This space has been quiet for some time.  Two years ago we moved to Alexandria to raise our family.   We needed a bigger house, better schools, less crime, easier parking, etc.  We miss our neighbors and the neighborhood.  We miss the vibrancy of city life:  the restaurants, the galleries, the shops.  An ideal place to live would combine the best of both worlds.  For now, we'll try to bring a little bit of the best of city to the suburbs.

    Also in the past two years, the city council in their infinite wisdom repealed the vacant property tax.  "Unintended consequences" was the supposed reason.  Allegedly, some occupied residences were mistakenly classified as vacant.  People have written to this blog claiming as such but refuse to give their addresses even though real estate tax records are open to the public.  Repealing the tax is throwing the baby out with the bath water.  I suspect developers, like felon Douglas Jemal, objected to the recent uptick in enforcement and applied pressure on their favorite city councilmen (Jack, Mike).  The tax could have brought in $150 million a year.
    This in probably my last post.  If anyone would like to continue this blog please add a comment including your email address.  The comments are reviewed before posting so your email address will not be published.

    Latest Potential Maybe Sometime Use For Wonder Bread Factory - Housing Complex - Washington City Paper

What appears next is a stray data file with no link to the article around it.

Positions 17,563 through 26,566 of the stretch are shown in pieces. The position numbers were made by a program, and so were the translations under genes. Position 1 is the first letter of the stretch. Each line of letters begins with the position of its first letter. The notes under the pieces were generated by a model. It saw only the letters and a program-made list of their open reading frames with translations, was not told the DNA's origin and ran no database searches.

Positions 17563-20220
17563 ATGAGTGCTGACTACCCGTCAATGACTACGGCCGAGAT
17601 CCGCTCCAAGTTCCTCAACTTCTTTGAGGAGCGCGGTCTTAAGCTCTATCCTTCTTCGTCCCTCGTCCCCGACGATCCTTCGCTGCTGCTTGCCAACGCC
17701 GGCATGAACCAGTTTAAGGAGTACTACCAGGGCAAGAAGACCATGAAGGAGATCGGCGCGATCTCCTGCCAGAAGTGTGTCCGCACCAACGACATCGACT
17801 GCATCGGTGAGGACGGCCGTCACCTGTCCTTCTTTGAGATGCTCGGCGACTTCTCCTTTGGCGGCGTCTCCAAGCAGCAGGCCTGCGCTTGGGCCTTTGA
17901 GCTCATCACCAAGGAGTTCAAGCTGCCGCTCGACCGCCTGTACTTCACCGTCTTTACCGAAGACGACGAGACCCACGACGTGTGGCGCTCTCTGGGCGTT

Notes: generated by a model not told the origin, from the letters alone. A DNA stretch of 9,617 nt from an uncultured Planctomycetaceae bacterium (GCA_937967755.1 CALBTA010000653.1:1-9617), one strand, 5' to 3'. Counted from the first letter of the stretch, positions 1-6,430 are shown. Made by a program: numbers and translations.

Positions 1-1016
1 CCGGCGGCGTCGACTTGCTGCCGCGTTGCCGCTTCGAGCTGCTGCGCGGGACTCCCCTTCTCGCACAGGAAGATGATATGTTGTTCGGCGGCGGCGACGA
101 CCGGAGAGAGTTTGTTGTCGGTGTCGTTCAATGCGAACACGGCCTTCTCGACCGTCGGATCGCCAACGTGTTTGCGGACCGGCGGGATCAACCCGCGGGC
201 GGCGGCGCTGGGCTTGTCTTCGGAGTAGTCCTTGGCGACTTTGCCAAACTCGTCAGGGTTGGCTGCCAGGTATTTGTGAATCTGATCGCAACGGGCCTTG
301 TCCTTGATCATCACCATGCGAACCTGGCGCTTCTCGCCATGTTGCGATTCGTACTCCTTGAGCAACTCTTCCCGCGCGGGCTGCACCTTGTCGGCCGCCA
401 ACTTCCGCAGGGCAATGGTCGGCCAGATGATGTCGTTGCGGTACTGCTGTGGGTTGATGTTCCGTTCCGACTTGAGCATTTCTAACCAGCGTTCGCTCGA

Latest Potential Maybe Sometime Use For Wonder Bread Factory - Housing Complex - Washington City Paper: "As far as actual effort, though, it’s unclear how much the company is putting in. Doug Jemal bought the building back in 1997–the deed shows a purchase price of $10–and Chip Ellis wanted to buy it in 2006 as part of his burgeoning Shaw entertainment hub. Now, the factory isn’t listed on the company’s website (though it features many other vacant retail spaces downtown). They might want to do something with it soon, because tax records show that Douglas is in arrears by $113,916.86 for 2009 and the first half of 2010."

    Fun With Pie Charts: Vacant Property Edition - Housing Complex - Washington City Paper

    Fun With Pie Charts: Vacant Property Edition - Housing Complex - Washington City Paper: "Under the vacant property taxation changes made for the 2011 budget cycle, owners of unused properties will have to pay $250 to register them, and then pay $5 per $100 of assessed value in yearly property taxes, unless they qualify for one of a host of exemptions. The intention is to make it more expensive for delinquent landowners to keep their properties empty. That could mean that the lowest-income wards with the most vacant properties could benefit most from the legislation–even if organizations and individuals without the money to develop their properties wind up having to sell to avoid the tax."

    Vincent Abell Wants to Buy City-Owned Vacant Property - Housing Complex - Washington City Paper

    "Last April, Attorney General Peter Nickles filed the suit against “23 of the very worst ’slumlords,’ asking the court to put many of their properties into receivership so the city could make sure rents got spent on making repairs. A few weeks later, Nickles released a revised list, touting the addition of several more landlords.”

    Now, Abell wants to buy one of the vacant properties auctioned off on January 30 by the city. Abell had the top bid on 3022 Channing Street N.E."